Edible gold is one of the most luxurious items you’ll find in the kitchens of the most expensive restaurants and in the cocktail cabinets of the best rooftop bars in the world. It definitely makes any food look more luxurious – after all, gold has always been the symbol of wealth and riches – but it’s by far not the most expensive food ingredient you can use (especially not at the quantities routinely used in kitchens). There are, in turn, food ingredients that are worth their weight in gold – literally. Here are some of the most expensive ones today.
Wagyu beef is considered the holy grail of meat. It comes from specific beef cattle – Japanese Black, Japanese Brown, Japanese Polled, and Japanese Shorthorn only – that are fed a special diet and raised under very special conditions for their meat to be as tender and juicy as possible. True Wagyu comes from a handful of areas in Japan, and it can cost anywhere between $1,200 and $3,000.
Caviar has always been considered a decadent and luxurious dish – and one that is often falsified. Traditionally, caviar referred to the roe from wild sturgeon in the Caspian Sea and the Black Sea but nowadays, it is a term also used for roe of fish like salmon. The rarest and most expensive caviar comes from the endangered beluga sturgeon only living in the Caspian Sea, and it’s best enjoyed fresh (not pasteurized), and it costs between $7,000 to $10,000 per kg.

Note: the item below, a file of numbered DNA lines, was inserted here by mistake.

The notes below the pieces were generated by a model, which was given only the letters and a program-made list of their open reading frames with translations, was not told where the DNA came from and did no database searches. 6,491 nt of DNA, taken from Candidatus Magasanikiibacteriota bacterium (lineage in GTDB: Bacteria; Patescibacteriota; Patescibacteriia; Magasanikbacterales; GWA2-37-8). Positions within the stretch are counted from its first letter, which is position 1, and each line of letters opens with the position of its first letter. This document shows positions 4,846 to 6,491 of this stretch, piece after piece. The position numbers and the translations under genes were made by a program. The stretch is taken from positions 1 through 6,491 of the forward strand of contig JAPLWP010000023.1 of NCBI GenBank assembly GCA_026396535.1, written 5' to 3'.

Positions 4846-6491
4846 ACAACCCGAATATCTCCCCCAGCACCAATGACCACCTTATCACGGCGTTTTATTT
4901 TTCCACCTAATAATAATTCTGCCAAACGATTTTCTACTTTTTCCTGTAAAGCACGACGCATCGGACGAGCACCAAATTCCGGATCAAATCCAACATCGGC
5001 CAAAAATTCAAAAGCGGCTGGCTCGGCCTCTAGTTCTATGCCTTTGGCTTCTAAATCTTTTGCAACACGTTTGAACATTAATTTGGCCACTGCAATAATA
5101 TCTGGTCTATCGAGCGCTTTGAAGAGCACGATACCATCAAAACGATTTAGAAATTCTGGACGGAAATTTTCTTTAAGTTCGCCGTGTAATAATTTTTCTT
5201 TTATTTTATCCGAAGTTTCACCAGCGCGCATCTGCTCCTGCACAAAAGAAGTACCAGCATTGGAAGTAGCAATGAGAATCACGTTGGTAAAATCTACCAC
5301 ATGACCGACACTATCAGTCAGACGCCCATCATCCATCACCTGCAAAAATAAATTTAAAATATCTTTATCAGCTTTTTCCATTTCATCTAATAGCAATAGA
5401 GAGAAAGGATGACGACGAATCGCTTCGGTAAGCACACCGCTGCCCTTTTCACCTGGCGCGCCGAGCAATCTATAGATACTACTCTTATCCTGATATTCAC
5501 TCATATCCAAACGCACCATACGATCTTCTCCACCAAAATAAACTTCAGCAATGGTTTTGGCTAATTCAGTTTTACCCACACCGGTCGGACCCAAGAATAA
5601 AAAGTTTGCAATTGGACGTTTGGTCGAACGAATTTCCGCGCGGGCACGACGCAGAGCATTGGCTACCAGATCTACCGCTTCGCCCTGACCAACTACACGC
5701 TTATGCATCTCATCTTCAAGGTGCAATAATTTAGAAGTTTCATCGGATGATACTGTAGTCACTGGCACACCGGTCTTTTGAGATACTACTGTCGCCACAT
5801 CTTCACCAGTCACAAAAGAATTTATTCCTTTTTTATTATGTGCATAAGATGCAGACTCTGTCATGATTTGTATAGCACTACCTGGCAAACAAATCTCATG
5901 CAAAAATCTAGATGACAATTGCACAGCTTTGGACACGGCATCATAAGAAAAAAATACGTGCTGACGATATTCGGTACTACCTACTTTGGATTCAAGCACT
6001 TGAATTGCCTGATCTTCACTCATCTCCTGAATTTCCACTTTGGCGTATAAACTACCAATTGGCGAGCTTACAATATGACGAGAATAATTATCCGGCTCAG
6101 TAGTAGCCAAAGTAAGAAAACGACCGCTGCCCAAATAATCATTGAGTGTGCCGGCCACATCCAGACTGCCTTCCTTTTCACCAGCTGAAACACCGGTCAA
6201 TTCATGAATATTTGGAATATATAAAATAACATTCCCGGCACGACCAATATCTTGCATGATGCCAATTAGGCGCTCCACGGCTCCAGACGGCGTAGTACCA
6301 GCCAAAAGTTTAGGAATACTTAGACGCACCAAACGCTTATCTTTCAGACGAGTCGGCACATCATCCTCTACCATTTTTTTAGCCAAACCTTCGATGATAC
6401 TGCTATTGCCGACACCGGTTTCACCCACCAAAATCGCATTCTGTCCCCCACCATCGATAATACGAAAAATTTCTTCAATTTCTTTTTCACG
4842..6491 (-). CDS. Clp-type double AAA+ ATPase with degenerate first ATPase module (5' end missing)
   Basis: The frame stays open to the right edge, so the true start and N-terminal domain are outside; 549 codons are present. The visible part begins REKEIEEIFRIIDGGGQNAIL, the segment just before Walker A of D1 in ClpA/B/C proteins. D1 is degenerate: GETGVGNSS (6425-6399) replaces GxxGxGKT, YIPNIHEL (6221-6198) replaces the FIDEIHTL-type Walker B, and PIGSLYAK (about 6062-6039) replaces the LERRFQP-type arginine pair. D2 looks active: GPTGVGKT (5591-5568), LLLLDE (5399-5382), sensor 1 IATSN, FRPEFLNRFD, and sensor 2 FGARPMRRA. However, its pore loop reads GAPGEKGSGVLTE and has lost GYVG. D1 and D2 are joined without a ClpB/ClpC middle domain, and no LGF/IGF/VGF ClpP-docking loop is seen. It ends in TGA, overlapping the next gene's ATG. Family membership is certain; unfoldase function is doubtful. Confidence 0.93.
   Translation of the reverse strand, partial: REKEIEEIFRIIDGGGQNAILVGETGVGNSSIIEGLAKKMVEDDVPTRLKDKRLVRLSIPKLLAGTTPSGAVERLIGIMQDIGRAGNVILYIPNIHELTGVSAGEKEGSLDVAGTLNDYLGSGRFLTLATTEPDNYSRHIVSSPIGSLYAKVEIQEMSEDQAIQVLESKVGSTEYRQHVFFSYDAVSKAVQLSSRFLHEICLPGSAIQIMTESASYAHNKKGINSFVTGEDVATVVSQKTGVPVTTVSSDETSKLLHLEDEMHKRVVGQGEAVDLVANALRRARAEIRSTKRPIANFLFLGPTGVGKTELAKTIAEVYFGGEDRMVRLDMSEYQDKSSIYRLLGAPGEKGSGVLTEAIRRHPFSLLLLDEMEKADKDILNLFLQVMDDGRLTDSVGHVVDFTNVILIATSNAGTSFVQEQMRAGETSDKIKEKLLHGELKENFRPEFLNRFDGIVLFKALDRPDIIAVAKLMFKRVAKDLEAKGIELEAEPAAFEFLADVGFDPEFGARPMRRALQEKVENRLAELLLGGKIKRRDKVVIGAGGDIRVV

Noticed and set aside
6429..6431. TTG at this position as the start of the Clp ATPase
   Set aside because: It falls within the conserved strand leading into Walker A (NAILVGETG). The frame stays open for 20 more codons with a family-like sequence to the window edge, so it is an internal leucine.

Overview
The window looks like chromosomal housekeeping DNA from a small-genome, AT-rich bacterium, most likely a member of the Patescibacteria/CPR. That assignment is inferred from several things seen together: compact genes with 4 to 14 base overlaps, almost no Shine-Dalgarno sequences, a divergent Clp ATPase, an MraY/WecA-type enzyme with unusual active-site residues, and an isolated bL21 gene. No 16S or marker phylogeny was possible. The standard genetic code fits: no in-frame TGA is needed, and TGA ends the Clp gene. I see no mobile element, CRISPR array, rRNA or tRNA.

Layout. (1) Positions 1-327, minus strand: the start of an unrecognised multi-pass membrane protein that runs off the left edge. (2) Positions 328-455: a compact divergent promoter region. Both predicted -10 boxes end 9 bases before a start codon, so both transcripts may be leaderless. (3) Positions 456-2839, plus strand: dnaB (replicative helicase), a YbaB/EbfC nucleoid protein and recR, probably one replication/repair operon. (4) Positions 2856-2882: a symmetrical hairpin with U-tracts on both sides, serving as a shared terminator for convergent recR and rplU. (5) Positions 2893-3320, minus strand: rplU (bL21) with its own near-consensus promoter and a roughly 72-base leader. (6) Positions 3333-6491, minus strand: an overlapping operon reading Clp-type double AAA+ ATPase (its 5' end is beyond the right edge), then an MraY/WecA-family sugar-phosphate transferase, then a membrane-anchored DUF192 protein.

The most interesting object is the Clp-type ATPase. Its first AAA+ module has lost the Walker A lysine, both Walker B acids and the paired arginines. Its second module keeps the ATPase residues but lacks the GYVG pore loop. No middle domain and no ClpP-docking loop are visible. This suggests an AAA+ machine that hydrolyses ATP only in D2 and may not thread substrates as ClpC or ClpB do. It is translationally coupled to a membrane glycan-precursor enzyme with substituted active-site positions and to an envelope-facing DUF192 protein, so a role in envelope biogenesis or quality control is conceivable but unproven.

Saffron is said to be more expensive than gold – and this was literally true for centuries. Cultivating it is a very tedious and labor-intensive task: the spice itself is the dried stamen of the crocus plant that has to be harvested manually, and each plant has just three of these. To produce one pound of dried saffron, one needs a field the size of a football field. Depending on the variety and the country of origin, the retail price of saffron can be anywhere between $2,000 and $20,000 per kilogram.
The Yubari King is a hybrid of two types of cantaloupes, cultivated in greenhouses in, Yubari, a small Japanese city near Hokkaido. It is a top-grade melon with a perfectly round shape, an exceptionally smooth rind, and a very expensive one – a pair of Yubari melons were sold at an auction in 2008 for 3 million yen or around $27,000.
A pale white tuber living underground may not seem like much for most – but if it’s a white truffle native to Piedmont, a small area of Italy, it is a thing of luxury – and pretty expensive. In December 2014, a 4.16 pound (1.89 kg) white truffle found in Umbria, Italy, was sold at an auction at the Sotheby’s in New York for $61,000 to a Taiwanese buyer – and it was considered very cheap at the time.